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Publication numberUS3484979 A
Publication typeGrant
Publication dateDec 23, 1969
Filing dateMay 23, 1966
Priority dateMay 23, 1966
Publication numberUS 3484979 A, US 3484979A, US-A-3484979, US3484979 A, US3484979A
InventorsWonsch Lawrence L
Original AssigneeWonsch Lawrence L
Export CitationBiBTeX, EndNote, RefMan
External Links: USPTO, USPTO Assignment, Espacenet
Child's toy
US 3484979 A
Abstract  available in
Images(2)
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Claims  available in
Description  (OCR text may contain errors)

Dec. 23, 1969 L; L. WONSCH 3,484,979

CHILDS TOY Filed May 25, 1966 2 Sheets-Sheet 2 IN VENTOR.

lauzmcazf Z iwsc United States Patent 3,484,979 CHILDS TOY Lawrence L. Wonsch, 17720 Common Road, Roseville, Mich. 48066 Filed May 23, 1966, Ser. No. 552,218 Int. Cl. A01k 89/00, 87/00; A6311 27/04 US. CI. 43-20 Claims ABSTRACT OF THE DISCLOSURE In a childs toy, a manually operated reel, a housing enclosing the reel and having means rotatably supporting the same, a rotatable handle on the reel eccentrically located in respect thereto, a handle grip for holding the housing, and a flexible rod. Means are provided on the handle grip for holding the rod in a storage position and means are provided on the housing for holding the rod in an operative position to project in front of said housing.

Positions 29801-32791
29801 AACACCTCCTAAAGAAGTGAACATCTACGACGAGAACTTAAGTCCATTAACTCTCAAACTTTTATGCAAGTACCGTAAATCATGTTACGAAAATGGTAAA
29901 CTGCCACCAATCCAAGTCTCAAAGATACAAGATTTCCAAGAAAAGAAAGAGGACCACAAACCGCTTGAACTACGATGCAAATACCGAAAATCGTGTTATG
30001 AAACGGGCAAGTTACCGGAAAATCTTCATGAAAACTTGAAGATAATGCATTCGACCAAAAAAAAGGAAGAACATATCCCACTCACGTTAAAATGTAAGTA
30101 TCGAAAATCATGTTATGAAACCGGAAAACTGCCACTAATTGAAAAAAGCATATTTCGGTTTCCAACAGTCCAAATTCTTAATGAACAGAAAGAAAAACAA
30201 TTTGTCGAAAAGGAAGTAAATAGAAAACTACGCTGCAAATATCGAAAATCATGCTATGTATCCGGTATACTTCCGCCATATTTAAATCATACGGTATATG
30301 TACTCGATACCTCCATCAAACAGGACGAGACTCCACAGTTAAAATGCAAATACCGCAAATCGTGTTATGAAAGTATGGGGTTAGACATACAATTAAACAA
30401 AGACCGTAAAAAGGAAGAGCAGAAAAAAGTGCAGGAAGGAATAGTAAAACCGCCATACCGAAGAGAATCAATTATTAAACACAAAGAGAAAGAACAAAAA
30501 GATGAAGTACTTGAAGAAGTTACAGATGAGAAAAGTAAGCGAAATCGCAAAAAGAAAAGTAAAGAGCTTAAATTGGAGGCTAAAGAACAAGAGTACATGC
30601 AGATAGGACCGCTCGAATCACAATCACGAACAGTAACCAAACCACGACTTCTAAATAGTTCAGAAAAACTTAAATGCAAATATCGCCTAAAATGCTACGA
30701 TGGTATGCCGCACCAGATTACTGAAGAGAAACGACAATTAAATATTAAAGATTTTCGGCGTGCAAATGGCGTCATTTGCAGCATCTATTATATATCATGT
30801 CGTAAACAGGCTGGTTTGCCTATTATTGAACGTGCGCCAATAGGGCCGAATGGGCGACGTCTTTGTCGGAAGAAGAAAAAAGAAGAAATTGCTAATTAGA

The means for rotatably supporting the reel also holds the rod for axial adjustment in operative position.

My invention relates to childrens toys.

Its object is to provide a child's toy which is constructed to make it easy for children to handle string in kite flying, glider whipping, boat sailing, fishing and similar activities which require the handling of string. How my invention attains this object and its advantages will appear from the following description and the accompanying drawings in which:

FIG. 1 is a side elevational view of one embodiment of my invention including a carrying cord and a fishing rod; the latter shown broken and in position for carry- 111g;

FIG. 2 is a fragmentary opposite side elevational view of said embodiment showing the fishing rod broken and in another functional position;

FIG. 3 is a side elevational view of a part of said embodiment;